Mar 202014

Marigold Bar on Waipahu Street (around 1975)

Marigold Bar on Waipahu Street (around 1975)

Marigold Bar was at this location as far back as I can remember. Prior to the seventies, it was a busy place for sailors and servicemen. Never went into the bar though. Maybe Jaime did? Next to the bar on the Ewa side, there was a steep hill and road that lead to the Big Way Supermarket and down to where James Tanigawa lived. There was a saimin stand on Hanawai Circle next to the Agmata Store where James lived.

Sugar cane washing station

Sugar cane washing station

If you lived in Waipahu and remember hearing sounds from the mill like boulders crashing into metal, it came from this place. The sugar cane was hoisted into bins for washing and the boulders crashed into the bins with a distinctive sound. These sounds went through the night when they were harvesting cane.

Stairs to Hans L'Orange Park

Stairs to Hans L’Orange Park

Β There was a huge banyan tree on the left and top of the stone stairs to Hans L’Orange Park. A quiet and peaceful place during the day and very spooky and dark at night. Sounds from the sugar mill in the background can still be heard if you remember back then. There was a walkway through the mill that lead to the mechanic shop and then through a gate to the camp village at Manager’s Drive. I wish I had photos from back then.


Tamashiro’s gas station in 1976

Anybody remember Alan Tamashiro’s family gas station across from August Ahrens School. It was next to Bello’s Store. I think it was Clayton Bello’s grandparents?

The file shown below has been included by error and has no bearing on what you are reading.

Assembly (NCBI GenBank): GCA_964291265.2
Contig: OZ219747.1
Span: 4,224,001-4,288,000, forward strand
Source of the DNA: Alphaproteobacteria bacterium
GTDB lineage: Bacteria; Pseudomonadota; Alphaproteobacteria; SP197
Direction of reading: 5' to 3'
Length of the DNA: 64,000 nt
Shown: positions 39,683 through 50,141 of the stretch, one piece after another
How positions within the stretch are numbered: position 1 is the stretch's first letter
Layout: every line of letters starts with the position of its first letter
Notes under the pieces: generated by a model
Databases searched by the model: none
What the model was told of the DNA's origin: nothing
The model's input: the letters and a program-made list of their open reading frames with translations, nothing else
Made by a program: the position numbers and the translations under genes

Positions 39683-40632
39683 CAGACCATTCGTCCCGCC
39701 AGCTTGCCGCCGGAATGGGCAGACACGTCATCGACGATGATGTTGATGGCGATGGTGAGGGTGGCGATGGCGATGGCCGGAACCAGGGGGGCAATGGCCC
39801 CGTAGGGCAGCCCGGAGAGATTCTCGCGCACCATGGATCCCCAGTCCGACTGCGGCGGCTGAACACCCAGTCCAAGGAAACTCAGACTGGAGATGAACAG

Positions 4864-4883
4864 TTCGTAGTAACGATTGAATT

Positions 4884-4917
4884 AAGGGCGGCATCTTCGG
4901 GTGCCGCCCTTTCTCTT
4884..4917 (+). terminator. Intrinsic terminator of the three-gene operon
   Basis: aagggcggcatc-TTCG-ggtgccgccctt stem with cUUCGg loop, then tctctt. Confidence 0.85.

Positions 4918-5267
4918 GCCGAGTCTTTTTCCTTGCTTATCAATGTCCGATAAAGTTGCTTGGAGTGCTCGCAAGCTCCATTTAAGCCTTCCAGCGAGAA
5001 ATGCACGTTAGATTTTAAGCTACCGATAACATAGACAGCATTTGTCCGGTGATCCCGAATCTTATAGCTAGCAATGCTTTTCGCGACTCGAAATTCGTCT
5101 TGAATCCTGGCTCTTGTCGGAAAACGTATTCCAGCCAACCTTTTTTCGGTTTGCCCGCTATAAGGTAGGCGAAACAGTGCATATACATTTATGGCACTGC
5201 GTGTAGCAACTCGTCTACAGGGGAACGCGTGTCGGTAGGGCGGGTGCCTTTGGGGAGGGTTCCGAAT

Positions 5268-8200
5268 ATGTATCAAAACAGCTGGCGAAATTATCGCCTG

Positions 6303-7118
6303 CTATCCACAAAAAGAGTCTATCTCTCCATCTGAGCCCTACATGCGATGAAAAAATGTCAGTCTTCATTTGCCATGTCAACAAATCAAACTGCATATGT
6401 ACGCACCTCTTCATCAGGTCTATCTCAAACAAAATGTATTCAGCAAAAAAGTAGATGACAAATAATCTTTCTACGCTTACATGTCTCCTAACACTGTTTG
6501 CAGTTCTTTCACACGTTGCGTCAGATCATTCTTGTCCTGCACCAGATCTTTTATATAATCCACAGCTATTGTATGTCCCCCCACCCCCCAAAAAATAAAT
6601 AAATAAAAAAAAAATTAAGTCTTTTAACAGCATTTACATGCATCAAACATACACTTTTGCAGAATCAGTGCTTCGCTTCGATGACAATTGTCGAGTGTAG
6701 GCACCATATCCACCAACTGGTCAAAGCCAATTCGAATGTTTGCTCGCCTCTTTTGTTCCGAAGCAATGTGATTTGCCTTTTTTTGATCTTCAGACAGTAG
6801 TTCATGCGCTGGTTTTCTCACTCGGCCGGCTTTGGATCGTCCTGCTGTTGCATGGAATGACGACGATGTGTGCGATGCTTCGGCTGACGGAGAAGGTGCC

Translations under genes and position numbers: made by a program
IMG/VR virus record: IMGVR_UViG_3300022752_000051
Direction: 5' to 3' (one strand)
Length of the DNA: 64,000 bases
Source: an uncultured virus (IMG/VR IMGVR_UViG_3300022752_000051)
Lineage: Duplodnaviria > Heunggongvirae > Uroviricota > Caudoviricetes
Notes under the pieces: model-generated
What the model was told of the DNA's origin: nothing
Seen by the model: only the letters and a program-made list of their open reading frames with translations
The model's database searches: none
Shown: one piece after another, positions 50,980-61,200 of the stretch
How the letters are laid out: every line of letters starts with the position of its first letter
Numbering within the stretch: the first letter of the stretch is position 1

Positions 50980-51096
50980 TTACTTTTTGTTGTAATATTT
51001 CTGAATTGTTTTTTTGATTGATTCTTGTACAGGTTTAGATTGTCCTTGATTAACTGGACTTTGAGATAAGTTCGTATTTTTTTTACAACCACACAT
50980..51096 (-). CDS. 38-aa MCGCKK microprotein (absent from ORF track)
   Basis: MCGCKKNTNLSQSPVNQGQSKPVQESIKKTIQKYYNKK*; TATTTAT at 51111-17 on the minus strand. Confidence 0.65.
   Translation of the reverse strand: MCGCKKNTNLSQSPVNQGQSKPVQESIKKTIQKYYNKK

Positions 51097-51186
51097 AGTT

Clyde Tsukayama’s grandmother in 1976

This is Clyde Tsukayama’s grandmother the photo was taken in 1976 at the Tsukayama’s house next to the Soto Zen Church. The years of hard work, a sometimes difficult existence in the “Plantation Camp” days of old Waipahu is clearly evident in her face. Not to mention the hard time she got from Clyde!


Waikele Stream at Pump 4

The river and pond was a lot bigger back in the 50’s and 60’s when we used to swim here. All those who lived in the Oahu Sugar neighborhood will remember this spot. It was really spooky when it got dark and we had to ride our bikes quickly back home.

Our house on Kamakahi Street. One block west of Manager’s Drive.

This is where we used to live in the “camp” behind the Oahu Sugar Company. It was on Kamakahi Street that is parallel and west of Manager’s Drive. Our neighbors were the Yahiro’s, Endo’s, Wayne Tanouye across the street, and Newton Miyagi’s family at the corner. Many other lived on this street: Roland Abregano, Carolyn Sasaki, Earl Takahashi, Koso Furukawa, Harry Tells, Larry Hernandez (that’s all I can remember). The street was not paved, but the planation sprayed old oil/diesel to keep the dust down. Every week, the “mosquito man” drove a truck that sprayed some kind of mist to control mosquitos! We used to chase the truck and breathe all those fumes. That’s why Jaime Picoc is the way he is today. We walked to school everyday past the Soto Mission church, down the stairs by Aileen Koizumi’s house across the cane haul road, down the steep wooden stairs where they filled the trucks with oil to spray the roads, across the Waikele Stream bridge where Horiuchi Saimin was, and up Waipahu Street to the school. We went to school barefeet for many years.

Takenaka Store in 1983.

Takenaka Store on Waipahu Street in 1983.

Takenaka Store was on Waipahu Street almost across Steve Hama’s house next to Shintaku Hill. The Takenaka Family: Calvin, Ron, Milton, Carl, Lynn, and another sister lived below the store. Eiji Uyehara lived next door and his mother had a dress shop next to Takenaka Store. The small building in the foreground used to be an ice house for the Ayakawa (I think) Store that used to be there. In the days up to the 70’s and early 80’s, there was a row of businesses along Waipahu Street, but I can’t remember them all. I know there was Saiki Motors and the Marigold Bar. Across the street, there was a grassy hill edged with night blooming cereus all along Waipahu Street. We used to ride pieces of cardboard down the grassy hill with Jaime and the rest of the gang.